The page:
διὰ πέτρας καὶ διὰ δρυὸς ὁρᾶν -> see through a brick wall, see through rocks and an oak

spiros

  • Administrator
  • Hero Member
  • *****
    • Posts: 813170
    • Gender:Male
  • point d’amour
διὰ πέτρας καὶ διὰ δρυὸς ὁρᾶν -> see through a brick wall, lit. "see through rocks and an oak"
   
« Last Edit: 04 Oct, 2020, 10:42:58 by billberg23 »


billberg23

  • Moderator
  • Hero Member
  • *****
    • Posts: 6025
    • Gender:Male
  • Words ail me.
Plutarch, Moralia 13.1083d  [De communibus notitiis adversus Stoicos ("On Common Notions Opposed to the Stoics")] reports this of Lynceus the Argonaut, whose x-ray vision and ability to see underground is praised in Apollonius of Rhodes (1.151-55).  Pindar, Nemean 10.61ff., has Lynceus seeing robbers hiding behind an oak stump.  So in Plutarch the "rocks" and "oak" seem to be meant literally.  It's hard to see any relation in Plutarch's "rocks and oak" to Hesiod's proverbial "oak and rock" in Theogony 35.  Any ideas?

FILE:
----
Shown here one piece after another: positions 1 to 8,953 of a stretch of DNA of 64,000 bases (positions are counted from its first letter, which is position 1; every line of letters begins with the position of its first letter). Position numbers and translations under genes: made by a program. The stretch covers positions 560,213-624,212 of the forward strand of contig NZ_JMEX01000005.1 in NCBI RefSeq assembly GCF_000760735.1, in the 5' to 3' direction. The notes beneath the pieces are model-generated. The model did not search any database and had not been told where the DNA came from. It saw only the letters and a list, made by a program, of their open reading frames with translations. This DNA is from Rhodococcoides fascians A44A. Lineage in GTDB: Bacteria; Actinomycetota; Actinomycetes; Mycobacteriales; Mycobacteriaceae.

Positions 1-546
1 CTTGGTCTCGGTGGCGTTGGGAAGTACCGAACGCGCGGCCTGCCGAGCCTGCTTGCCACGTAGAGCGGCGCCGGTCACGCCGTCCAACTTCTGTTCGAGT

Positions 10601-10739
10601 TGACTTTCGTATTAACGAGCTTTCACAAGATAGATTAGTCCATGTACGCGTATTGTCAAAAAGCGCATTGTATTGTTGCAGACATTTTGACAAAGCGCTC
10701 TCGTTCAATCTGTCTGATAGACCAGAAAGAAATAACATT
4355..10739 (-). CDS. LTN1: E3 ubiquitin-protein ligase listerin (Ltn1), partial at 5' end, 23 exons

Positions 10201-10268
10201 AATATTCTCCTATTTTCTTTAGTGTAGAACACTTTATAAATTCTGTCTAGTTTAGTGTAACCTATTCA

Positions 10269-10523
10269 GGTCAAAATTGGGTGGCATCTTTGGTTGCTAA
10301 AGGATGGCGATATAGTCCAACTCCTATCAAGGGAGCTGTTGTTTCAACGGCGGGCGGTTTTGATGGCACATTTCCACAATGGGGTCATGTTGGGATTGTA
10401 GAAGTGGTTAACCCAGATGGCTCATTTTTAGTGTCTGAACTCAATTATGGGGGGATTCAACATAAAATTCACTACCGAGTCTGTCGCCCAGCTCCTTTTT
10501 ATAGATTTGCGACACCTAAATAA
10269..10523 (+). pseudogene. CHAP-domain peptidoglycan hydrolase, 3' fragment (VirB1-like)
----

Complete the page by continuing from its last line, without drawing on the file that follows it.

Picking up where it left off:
« Last Edit: 08 Oct, 2020, 20:35:29 by billberg23 »



 

Search Tools